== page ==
‘The building is inside out, making it both technically easier to adapt, clip on or remove components, and giving the building scale, transparency and movement’
It has been possible to adapt the deep plan floors and open-ended detailing to take these changes into account. Each of the major floors are166 m by 48 m by 7 m high with no fixed vertical interruptions of either structure, mechanical services or movement to limit the users’ freedom. These large open loft spaces are serviced both from the ceiling, where all ducts and conduits are exposed for ease of change and maintenance, or from the floor where there is a 14 cm high computer floor.
All vertical connections are run along the east and west sides of the building. Corridors, ducts, fire stairs, escalators, lifts, columns and bracing, which normally interrupt floor spaces, are exposed on the outside. The building is inside out, making it both technically easier to adapt, clip on or remove components, and giving the building scale, transparency and movement. All partitions in the superstructure are of dry construction and movable.
The design called for six clear uninterrupted floors 48 m by 166 m. in addition, 6 m on either side of the 48 m main span had to be reserved for circulation-people on one side and services on the other. These circulations routes had to be supported and enclosed by the structure. The problem was solved by providing a central main truss beam supporting the floors, and suspending it off tied cantilevers supporting the galleries (the gerberettes-a system pioneered by Gerber, the nineteenth century German bridge engineer).
Having decided to set the facade 7.6 m back from the outer structural line and 1.6 m back from the main column line, it was relatively easy to settle on a suspended span of 44.8 m between facades, and cantilever spans of 7.6 m, held down by vertical tension bars on the two outer structural faces. For clear detailing, each junction had to be simple and solve one problem at a time.
Thus the joint between the horizontal structure (gerberette) and the vertical structure (column) is separated from the place where the structure passes through the facade, which both defines the transition in the structure, and is in a position where the joint detailing becomes relatively straightforward. It was necessary to find a way of expressing the form and detailing of the structure, and at the same time to establish a method of maintaining a strict control of the design as it developed. Cast steel, molded to follow precisely the form required for its specific function and used here for all the joints, is ideal for this.
‘It was necessary to find a way of expressing the form and detailing of the structure, and at the same time to establish strict control’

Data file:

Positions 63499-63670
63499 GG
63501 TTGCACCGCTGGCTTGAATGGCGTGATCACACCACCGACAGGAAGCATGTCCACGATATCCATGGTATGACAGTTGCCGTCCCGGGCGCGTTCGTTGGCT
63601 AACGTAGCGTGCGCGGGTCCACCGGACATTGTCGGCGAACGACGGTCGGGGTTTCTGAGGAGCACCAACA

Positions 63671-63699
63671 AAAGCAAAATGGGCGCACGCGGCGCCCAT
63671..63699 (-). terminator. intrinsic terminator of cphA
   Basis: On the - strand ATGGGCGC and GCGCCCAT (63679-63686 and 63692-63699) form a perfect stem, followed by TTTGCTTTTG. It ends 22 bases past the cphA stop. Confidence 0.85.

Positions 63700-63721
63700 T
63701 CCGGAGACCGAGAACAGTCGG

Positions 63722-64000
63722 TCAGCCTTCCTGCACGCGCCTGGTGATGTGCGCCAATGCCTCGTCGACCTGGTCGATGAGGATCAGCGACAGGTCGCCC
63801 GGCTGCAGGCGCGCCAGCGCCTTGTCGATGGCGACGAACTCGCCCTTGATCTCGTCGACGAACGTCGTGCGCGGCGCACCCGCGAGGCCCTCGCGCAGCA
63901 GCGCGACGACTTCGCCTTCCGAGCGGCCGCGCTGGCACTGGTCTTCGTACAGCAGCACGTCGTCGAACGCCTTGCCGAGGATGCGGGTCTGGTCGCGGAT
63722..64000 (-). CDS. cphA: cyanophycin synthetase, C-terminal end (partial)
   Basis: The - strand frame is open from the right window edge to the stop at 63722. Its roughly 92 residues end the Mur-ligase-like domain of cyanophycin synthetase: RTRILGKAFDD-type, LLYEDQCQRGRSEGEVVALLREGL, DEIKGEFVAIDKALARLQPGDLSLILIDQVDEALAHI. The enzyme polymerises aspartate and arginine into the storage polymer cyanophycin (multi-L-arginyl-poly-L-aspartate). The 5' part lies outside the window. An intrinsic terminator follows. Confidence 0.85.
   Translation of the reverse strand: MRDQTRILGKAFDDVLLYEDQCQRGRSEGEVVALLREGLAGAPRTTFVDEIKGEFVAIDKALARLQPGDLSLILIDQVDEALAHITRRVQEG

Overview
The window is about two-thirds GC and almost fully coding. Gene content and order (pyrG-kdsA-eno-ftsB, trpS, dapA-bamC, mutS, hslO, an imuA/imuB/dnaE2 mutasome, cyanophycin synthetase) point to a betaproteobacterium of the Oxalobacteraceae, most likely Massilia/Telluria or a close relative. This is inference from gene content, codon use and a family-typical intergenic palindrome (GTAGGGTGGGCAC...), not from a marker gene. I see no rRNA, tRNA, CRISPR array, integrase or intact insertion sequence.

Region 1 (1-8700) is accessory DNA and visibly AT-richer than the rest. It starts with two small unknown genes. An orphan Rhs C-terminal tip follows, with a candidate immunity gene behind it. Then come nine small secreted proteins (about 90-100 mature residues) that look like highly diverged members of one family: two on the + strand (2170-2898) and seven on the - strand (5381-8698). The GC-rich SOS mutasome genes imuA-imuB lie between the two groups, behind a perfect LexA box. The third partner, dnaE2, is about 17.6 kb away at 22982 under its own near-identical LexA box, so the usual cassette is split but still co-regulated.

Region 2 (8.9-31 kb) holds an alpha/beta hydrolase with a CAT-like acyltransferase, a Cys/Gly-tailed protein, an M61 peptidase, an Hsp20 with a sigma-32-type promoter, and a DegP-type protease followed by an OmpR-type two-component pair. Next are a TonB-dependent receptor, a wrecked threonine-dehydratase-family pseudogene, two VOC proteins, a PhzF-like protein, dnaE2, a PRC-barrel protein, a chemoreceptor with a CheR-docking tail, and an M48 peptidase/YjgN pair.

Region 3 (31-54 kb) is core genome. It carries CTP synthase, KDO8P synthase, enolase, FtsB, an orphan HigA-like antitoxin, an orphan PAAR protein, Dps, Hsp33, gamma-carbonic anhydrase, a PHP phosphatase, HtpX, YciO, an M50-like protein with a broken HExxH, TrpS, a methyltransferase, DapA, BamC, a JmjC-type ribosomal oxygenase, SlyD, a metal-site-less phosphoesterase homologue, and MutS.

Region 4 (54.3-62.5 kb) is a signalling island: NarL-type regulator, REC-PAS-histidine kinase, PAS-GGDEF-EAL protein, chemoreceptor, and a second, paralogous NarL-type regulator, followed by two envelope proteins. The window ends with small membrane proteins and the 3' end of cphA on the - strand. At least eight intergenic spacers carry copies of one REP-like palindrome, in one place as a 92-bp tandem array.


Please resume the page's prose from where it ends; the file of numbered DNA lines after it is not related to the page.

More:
The other two structural components used were solid round bars for tension and hollow tubes for compression. The method, therefore, of expressing the structural performance of the elements and controlling the design was in the choice of the components making up the main elements. The main steel structure is made from a small number of major elements: beams, gerberettes, columns, ties, bracing and floor panels.
Except for the floor, these main elements are made up from the three basic components. Columns are centrifugally cast-steel tubes (850 mm diameter). Ties are solid round bars (200 mm diameter), screwed into the end of the gerberette. Gerberettes are single cast-steel pieces, 8’2 m long and weighing 10 tones. Beams consist of a continuous double tube as top compression boom and a continuous double solid round for the bottom tension boom. Single members, alternately tube and solid round, makeup the diagonals and are welded on to the cast-steel nodes which are fitted and welded into the booms.
The bracing, which supports both compression and tension forces, is mainly tubes, but on the two outer structural faces of the long facades it is solid bar, pre-tensioned against compression. Bracing elements are screwed into cast components attached to the main elements, with the exception of the floor, which is made up from I sections bolted or pinned to the nodes of the top boom of the beams. These I sections support a composite 110mm concrete slab.
On plan the building is divided into 13 bays, each 12’ 8m wide and each supported by a standard frame. This consists of beams spanning on to the gerberettes, which rest on the columns and are restrained by the ties. Each frame supports six floors. Joints between beam and gerberette and between gerberette and column are pinned. Stability is provided by the bracing. Along the short end facades the beams in the frame are interconnected to provide transverse stability, the floors acting as horizontal beams which span 166mbetween the braced end frames.
All the frames are thus joined to provide lateral support for stability, wind and temperature. Longitudinal stability is provided by pre-tensioned vertical bracing on the two outer faces of the long facades. Horizontal bracing on every other level connects floor and column to this vertical bracing. The design was conceived as a sort of giant meccano, each element simply connected to its neighbor. All the elements were fabricated offsite, and the largest of the elements; the beams (46 m long, 3 m high, and weighing 75tonnes) were brought by rail from Germany to Porte de la Chapelle in northern Paris and then by road to the site. Three beams arrived each week. A single 500t crane was used to handle and erect the beams and other elements. It took 10 days to erect one bay, and the whole erection, including concreting all the floors, took eight months.